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Workshop Programme

for period 25 - 27 October 2011

Algebraic Method in Experimental Design

25 - 27 October 2011

Timetable

Tuesday 25 October
19:30-22:00 Welcome Dinner at Cocum Restaurant (71 Castle Street)
Wednesday 26 October
09:00-09:25 Registration
09:25-09:30 Welcome from John Toland (INI Director)
09:30-12:30 Saenz, E; Wynn, H; Maruri-Aguilar, H
  Monomial Ideals Sem 1
 

Eduardo Saenz (Universidad de La Rioja) Introduction to monomial ideals and reliability

The analysis of system reliability can be performed using the algebra of monomial ideals. In this short introduction we give an idea of what algebraic tools are used, the advantages and drawbacks of this method and some directions of future work.

Henry Wynn (London School of Economics) Monomial ideals, Alexander duality

Hugo Maruri-Aguilar (Queen Mary, University of London) Aberration and Betti numbers

 
12:30-13:30 Lunch at Wolfson Court
13:30-17:00 Kahle, T; Pistone, G; Rapallo, F; Kuhnt, S; Bruynooghe, D
  Graphical models, Markov bases and related topics Sem 1
 

Thomas Kahle (Max-Planck-Institut fur Mathematik, Leipzig) What's new with Markov Bases and hot to understand support sets of log-linear models via polytopes

Gianni Pistone (Università degli Studi di Torino) Hilbert basis in design and loglinear models Abstract - see below.

Fabio Rapallo (Università degli Studi del Piemonte Orientale) Weakened independence models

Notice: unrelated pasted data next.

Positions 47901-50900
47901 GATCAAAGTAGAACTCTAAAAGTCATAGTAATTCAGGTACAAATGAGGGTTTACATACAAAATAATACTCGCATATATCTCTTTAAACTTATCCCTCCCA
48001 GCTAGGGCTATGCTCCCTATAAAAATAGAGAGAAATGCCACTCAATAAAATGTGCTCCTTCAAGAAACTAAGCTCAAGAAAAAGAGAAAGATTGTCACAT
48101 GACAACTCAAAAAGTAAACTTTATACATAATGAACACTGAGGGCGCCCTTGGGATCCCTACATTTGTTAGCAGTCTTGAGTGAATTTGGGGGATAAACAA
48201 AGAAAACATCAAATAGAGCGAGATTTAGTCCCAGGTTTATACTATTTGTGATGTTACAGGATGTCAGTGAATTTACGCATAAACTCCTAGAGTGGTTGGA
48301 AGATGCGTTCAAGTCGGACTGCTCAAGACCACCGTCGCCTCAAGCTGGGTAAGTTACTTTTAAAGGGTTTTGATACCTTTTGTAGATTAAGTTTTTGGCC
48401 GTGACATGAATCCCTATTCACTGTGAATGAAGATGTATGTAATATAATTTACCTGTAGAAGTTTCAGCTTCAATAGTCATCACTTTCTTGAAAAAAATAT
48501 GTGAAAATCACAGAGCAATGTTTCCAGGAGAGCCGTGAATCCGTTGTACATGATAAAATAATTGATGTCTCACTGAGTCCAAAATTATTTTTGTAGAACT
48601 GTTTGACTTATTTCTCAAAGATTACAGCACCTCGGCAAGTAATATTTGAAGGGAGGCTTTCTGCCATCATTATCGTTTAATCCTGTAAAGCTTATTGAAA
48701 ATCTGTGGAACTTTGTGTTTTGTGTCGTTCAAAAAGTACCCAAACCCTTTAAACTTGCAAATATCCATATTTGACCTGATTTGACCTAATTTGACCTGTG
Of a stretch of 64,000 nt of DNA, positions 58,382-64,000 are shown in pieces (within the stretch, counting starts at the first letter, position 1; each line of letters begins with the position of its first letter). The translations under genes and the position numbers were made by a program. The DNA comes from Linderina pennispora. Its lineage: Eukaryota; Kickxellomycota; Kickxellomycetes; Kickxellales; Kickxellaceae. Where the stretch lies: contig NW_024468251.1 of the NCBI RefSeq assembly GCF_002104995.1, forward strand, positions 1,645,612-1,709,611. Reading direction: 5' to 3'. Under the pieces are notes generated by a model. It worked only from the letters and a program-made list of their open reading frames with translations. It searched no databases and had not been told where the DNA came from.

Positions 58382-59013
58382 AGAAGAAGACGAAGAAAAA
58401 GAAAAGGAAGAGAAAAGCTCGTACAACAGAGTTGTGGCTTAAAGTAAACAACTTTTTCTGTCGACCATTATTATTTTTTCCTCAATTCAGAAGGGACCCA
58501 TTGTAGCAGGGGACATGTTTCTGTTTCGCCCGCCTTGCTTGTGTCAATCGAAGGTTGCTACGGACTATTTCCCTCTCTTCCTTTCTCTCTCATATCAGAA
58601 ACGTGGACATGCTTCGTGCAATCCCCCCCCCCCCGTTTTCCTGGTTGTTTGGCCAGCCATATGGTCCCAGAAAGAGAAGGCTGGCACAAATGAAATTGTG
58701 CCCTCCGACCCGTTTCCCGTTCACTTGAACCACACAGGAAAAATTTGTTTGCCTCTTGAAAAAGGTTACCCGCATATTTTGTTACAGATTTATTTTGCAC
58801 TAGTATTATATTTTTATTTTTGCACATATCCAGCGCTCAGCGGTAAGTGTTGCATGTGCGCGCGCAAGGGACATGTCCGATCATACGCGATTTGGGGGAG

It is known that in a two-way contingency table the set of all 2 by 2 minors characterizes the independence model. A family of models can be defined by selecting subsets of minors. These models are termed as "weakened independence models'' (Carlini and Rapallo, 2011). Restricted to adjacent minors, some results have been obtained in the study of such models. For instance, the sufficient statistic is fully described. Several problems are still open in this research topic:
  • (a) the use of such models to detect clusters in the contingency tables;
  • (b) to study the connections between weakened independence models and mixture models;
  • (c) to generalize the definition to more complex models; (d) to extend the theory to general 2 by 2 minors.

Sonja Kuhnt (Technische Universität Dortmund) Algebraic identifiability and comparison of generalised linear models

As part of the Collaborative Research Centre 823 at the Technical University of Dortmund we work on a project which is concerned with "Modelling and controlling thermokinetic coating processes". The effect of spraying parameters on the coating quality is indirectly modelled by using in-flight characteristics of the particles. Therefore we study firstly the relationship between machine parameters X and in-flight particles Y and secondly the relationship between the in-flight particles Y and the coating properties Z. Besides the main topic of modelling and controlling of the two step process we are interested in the choice of suitable experimental designs. Here we extract two research questions, which can be set into the algebraic statistics framework. So far generalised linear models have turned out to be a suitable model class. We would like to know which models can be identified based on a chosen design. Secondly we would like to compare the difference in models derived from a direct regression of Z on X compared with a regression of Z on Y, where the regression relationship from X to Y is known. These questions can be reformulated as follows: